ITEXPO begins in:   New Coverage :  Asterisk  |  Fax Software  |  SIP Phones  |  Small Cells
February 2007
Volume 10 / Number 2

Microsoft Enters the Voice Messaging Market

By Bud Walder, Enterprise View

At the end of November, Microsoft Corporation (quote - news - alert) launched a triumvirate of new products and, in so doing, entered the unified messaging market in what should amount to a very big play. For the first time ever, it announced the simultaneous availability of three major software product releases: the new Windows Vista operating system, Microsoft Office 2007, and Microsoft Exchange Server 2007. Of course, the enterprise communications industry has been very attentive to Microsoft activity since its much-publicized announcement of its unified communications strategy for the successor to the Live Communications Server product last June. Office Communication Server 2007 is moving into the field trial phase as we enter 2007, and really is big news for the industry. But, somewhat hidden in November’s launch of Vista, Office, and Exchange was the hard fact that voicemail is now being offered by Microsoft for the first time.

The addition of a voice component to Exchange Server 2007, which allows your voicemail to drop into your desktop Outlook window, will likely have a significant impact on the enterprise messaging industry. Of course, unified messaging integrated with Outlook is not new; many current voice messaging offerings have it. But it has really underperformed expectations year in and year out since its introduction in the mid- to late 1990s. There’s been lots of analysis about the whys and wherefores: ‘too expensive’ and ‘difficult to integrate’ often bubble to the top. And it didn’t eliminate the need for a separate voicemail system to manage. But this time it’s different. This time it’s the company that owns at least 50% of the enterprise email server market globally that has said “How about we just add voicemail to your email server so you can eliminate that old school voicemail system altogether?”

To be sure, unified messaging in Microsoft Exchange Server 2007 is not an old school voicemail implementation. As you would expect, it is VoIP-based using the SIP protocol and resides on the enterprise IP network in a data (ok, ‘multimedia’) server. So that’s great if you have a new converged voice and data IP PBX installed with an interoperable SIP interface. But, if you don’t, no worries, Microsoft has addressed the need for integration with the installed base of legacy PBXs too. It established strategic relationships with a select few VoIP/SIP gateway providers, such as Dialogic, to ensure that its Exchange customers can upgrade and benefit from the unified messaging features. Microsoft has done extensive planning and certification of PBX-to-IP media gateways that will provide the critical link between traditional circuit-switched voice and Exchange Server 2007.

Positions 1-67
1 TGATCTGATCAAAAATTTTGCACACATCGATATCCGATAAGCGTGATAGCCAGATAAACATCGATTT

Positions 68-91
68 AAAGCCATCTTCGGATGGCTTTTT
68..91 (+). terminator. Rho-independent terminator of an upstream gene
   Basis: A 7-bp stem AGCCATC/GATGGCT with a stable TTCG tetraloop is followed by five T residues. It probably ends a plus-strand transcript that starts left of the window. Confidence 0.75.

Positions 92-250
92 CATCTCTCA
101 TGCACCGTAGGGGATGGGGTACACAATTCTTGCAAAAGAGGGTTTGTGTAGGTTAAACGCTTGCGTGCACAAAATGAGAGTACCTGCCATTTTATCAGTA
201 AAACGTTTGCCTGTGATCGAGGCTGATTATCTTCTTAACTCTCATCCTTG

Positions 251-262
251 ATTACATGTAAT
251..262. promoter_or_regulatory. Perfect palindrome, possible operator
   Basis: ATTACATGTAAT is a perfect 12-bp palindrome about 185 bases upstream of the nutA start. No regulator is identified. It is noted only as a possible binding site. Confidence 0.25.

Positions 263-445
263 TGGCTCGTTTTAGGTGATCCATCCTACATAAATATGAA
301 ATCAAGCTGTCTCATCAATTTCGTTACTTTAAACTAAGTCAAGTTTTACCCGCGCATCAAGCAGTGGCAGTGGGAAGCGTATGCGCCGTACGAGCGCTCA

From an ROI perspective, the unified messaging option is offered as an incremental license cost to the standard cost of Exchange Server 2007, so the option will likely have a very attractive pencil sell component to sway many CFOs. This is well before they buy into the significant productivity gains that unified messaging really can offer. Speech recognition and text-to-speech for anywhere, any mode access to your Outlook messages and calendar adds sizzle that mobile users will love. The location independence of VoIP enables site consolidation of disparate voicemail systems over the enterprise WAN too, adding more ROI points to the proposal. All this adds up to a pretty compelling alternative to a separate voice messaging system.

In short, Microsoft is making it easy for enterprise customers to just say yes to unified messaging and, in so doing, is poised to make a huge impact on the how the enterprise voice messaging market segment is divided over the next few years. Initially, it’s the large enterprise customers that will likely scoop up this offering and run with it. That will impact the top voice messaging products from the top PBX manufacturers first, but it’s hard to see a reason why its practical appeal would not run wide and deep within the enterprise in short order, touching all segments of the voice messaging market.

There’s lots of news and hype today around unified communications and how Microsoft may very well change the enterprise PBX (define - news - alert) landscape in the coming years with Office Communication Server, and rightly so. But, in the short term, my money is on the success of its immediate, incremental strategy of adding something old, but new to my desktop Outlook window — a voice.

Bud Walder is the Enterprise Marketing Manager at (news - alert) Dialogic Corporation ( and 20- year telecom vet. Dialogic is a leading provider of open systems platforms for the converged communications market. The platforms enable service providers, developers, and systems integrators to deliver services, content, and applications using multimedia processing and signaling technologies to enterprise and service provider markets.



Today @ TMC
Upcoming Events
ITEXPO West 2012
October 2- 5, 2012
The Austin Convention Center
Austin, Texas
The World's Premier Managed Services and Cloud Computing Event
Click for Dates and Locations
Mobility Tech Conference & Expo
October 3- 5, 2012
The Austin Convention Center
Austin, Texas
Cloud Communications Summit
October 3- 5, 2012
The Austin Convention Center
Austin, Texas